History has a way of reprising itself in parallel, if not precise leitmotifs — why else would we study it?
The travesty of Kabul airport in 2021, a botched U.S. withdrawal that almost certainly emboldened Vladimir Putin and encouraged his invasion of Ukraine, is a modern reflection of the 1975 Saigon evacuation. Both indicated a decline in American power and the absence of American resolve. In both cases, the strategic arguments in favor of engagement, of manning the distant rampart, were ignored or lampooned.
Yet, history is not cyclical. In Ukraine, the United States has a chance to demonstrate its strategic resolve, to avoid the failure of Vietnam and, in turn, prevent a Eurasian strategic confrontation with nuclear implications.
American military involvement in Vietnam — the 50th anniversary of its end being marked May 11-13 in Washington — had well-cataloged missteps. But the underlying strategic logic of the U.S. engagement from 1945 onward was sound. Situated on the eastern edge of the Indochinese Peninsula, Vietnam’s location and robust ports at Haiphong and Da Nang made the onetime French colony a geopolitical prize. Particularly once Mao Zedong’s communists took control of mainland China, Vietnam became a critical rampart for the American-led Eurasian anti-communist coalition. This logic only intensified with time.
The Chinese Communist Party, until the 1960s under Soviet control, pushed outward rapidly. In May 1950, it took Hainan Island, Taiwan’s major southern bastion; that June, the Korean Communists — many of whom had fought alongside the Chinese Communists against Japan — mounted a lightning invasion of the peninsula’s south. China intervened months into the war, leading to a protracted superpower struggle darkened by nuclear shadows. A year after the Korean armistice, China again attacked Taiwan, capturing several outlying islands.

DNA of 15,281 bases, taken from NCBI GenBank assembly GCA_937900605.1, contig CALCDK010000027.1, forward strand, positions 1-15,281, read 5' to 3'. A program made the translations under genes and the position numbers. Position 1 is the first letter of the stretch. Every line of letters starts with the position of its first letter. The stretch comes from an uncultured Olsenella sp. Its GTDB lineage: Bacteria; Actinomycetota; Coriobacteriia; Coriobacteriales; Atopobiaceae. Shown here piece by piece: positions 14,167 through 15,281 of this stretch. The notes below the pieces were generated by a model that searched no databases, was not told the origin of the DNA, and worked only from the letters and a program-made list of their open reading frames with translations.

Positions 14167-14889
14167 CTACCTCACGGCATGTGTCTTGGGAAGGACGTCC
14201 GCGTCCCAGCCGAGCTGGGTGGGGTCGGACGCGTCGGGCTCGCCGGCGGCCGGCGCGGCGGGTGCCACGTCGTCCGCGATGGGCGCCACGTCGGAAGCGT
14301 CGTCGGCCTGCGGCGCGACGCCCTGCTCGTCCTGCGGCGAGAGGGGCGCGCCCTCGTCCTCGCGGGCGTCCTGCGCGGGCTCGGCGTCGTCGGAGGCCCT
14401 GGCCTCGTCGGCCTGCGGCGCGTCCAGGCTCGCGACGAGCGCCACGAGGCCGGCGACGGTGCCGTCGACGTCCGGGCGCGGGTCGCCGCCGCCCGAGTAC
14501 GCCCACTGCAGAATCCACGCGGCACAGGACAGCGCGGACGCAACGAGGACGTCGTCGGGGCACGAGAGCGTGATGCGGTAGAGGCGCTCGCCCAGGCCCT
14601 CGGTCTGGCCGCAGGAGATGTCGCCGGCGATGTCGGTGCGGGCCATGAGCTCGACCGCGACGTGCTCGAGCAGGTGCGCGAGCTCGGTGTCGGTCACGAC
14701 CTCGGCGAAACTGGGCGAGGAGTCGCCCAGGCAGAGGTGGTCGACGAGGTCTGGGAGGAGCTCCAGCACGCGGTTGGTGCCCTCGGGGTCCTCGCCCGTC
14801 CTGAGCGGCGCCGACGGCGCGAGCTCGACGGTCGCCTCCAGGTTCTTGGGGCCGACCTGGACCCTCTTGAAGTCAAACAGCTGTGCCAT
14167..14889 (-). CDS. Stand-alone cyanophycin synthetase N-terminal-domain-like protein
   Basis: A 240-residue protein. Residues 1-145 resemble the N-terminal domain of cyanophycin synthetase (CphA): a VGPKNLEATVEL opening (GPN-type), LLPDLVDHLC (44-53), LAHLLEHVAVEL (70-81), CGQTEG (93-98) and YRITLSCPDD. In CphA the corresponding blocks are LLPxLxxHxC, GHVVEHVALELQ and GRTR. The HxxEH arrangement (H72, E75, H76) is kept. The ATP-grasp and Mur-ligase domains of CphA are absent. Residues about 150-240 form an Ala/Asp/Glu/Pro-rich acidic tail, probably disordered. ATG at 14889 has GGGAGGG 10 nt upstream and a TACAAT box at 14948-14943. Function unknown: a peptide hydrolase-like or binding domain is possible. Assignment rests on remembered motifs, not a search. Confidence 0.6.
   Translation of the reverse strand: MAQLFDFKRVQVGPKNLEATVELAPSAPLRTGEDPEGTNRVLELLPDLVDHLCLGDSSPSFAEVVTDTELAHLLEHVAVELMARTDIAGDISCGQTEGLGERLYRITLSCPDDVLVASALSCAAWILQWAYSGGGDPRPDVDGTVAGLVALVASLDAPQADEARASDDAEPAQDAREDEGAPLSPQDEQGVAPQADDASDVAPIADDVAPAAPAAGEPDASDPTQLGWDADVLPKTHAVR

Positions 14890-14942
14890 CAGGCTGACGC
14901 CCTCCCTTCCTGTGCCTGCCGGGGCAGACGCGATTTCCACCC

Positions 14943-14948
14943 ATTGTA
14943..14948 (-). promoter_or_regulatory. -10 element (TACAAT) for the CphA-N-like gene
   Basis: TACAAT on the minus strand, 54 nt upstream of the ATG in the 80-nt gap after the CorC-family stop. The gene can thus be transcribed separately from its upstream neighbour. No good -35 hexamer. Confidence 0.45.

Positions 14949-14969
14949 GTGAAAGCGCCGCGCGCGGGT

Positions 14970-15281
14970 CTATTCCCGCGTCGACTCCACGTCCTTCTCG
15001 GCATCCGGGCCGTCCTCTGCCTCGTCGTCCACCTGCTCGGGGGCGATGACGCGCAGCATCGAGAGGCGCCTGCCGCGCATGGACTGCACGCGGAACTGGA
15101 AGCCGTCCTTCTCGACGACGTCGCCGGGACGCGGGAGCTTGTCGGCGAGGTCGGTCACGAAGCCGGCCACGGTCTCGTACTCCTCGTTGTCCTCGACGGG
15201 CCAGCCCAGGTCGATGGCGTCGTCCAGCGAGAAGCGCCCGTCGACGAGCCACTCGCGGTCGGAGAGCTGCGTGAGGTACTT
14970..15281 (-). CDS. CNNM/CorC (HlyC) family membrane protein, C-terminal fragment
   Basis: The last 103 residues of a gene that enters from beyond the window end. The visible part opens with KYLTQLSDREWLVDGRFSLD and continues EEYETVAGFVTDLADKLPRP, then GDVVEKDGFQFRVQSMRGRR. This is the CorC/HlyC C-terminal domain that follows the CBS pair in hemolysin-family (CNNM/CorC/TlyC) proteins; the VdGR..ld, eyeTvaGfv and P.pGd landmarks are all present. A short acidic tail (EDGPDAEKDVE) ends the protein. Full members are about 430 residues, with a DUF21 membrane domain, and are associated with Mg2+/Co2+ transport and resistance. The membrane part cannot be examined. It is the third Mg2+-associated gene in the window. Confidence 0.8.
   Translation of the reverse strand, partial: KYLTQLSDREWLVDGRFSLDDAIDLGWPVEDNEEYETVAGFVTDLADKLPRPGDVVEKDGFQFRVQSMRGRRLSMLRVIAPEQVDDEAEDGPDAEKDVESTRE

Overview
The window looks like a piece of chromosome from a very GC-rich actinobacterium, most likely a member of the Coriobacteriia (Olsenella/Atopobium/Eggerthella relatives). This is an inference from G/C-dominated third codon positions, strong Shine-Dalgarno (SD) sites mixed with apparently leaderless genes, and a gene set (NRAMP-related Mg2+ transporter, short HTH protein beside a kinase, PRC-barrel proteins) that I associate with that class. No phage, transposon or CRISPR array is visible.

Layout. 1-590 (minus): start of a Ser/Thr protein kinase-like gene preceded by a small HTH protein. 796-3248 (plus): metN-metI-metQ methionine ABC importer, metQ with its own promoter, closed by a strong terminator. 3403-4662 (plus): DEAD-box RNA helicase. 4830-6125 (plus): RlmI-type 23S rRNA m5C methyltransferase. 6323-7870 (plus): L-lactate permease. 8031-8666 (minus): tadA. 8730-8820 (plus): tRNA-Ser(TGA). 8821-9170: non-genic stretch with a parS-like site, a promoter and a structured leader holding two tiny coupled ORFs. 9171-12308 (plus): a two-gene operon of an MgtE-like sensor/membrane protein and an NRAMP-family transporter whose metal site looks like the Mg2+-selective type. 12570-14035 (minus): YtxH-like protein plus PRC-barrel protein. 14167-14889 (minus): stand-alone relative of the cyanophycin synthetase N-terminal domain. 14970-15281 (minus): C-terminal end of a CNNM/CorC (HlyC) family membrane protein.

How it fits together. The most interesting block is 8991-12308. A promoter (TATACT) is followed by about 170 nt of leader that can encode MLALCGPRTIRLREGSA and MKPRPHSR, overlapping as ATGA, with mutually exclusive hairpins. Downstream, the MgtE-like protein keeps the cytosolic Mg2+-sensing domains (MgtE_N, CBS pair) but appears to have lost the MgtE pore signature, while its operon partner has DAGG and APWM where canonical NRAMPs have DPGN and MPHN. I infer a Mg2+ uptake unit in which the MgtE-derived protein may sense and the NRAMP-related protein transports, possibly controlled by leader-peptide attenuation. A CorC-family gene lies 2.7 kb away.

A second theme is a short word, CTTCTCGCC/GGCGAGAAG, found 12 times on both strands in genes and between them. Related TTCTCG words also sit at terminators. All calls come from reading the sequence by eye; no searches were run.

The so-called Domino Theory has gained a poor reputation in the United States, partly for good reason. As articulated in the American public education system, the Domino Theory stems from an irrational fear of communist ideology, with the countries that border communist powers somehow falling prey to the mystical machinations of Marxism. But the thesis, if properly defined, contains several truths.
The communist bloc was expansionist, seeking to gain mastery of Eurasia and to reorganize it along communist lines. The more territory that communist powers held, the more resources they could access, and the more pressure points they could cultivate against other countries. A domino effect was by no means inevitable — America and its allies could resist communist aggression in specific areas, while more limited engagements in other regions might suffice — but the communist powers were accruing specific strategic gains to be marshaled in a general war against the West. Thus, Vietnam was a strategic gem in an iron crown.
Unfortunately, that rational American strategy was not the specific logic of the Kennedy or Johnson administrations, to their detriment. Indeed, a clear articulation of Vietnam’s role in Eurasian competition may have prompted a variety of different military decisions before 1968.
Far more military pressure could have been applied against North Vietnam than was brought to bear; the United States could have mounted offensive operations past the poorly-named Demilitarized Zone (DMZ), at minimum to dislodge the North’s artillery and supply depots. Indeed, pressure against Cambodia and Laos to disrupt the Ho Chi Minh Trail also undermined communist supplies and cohesion. Much like in Afghanistan decades later, the key to the war lay beyond the immediate territory of combat.
Read the rest at The Messenger.
Seth Cropsey, president of the Yorktown Institute, served as a naval officer and as deputy undersecretary of the Navy and assistant secretary of Defense during the Reagan and George H.W. Bush administrations.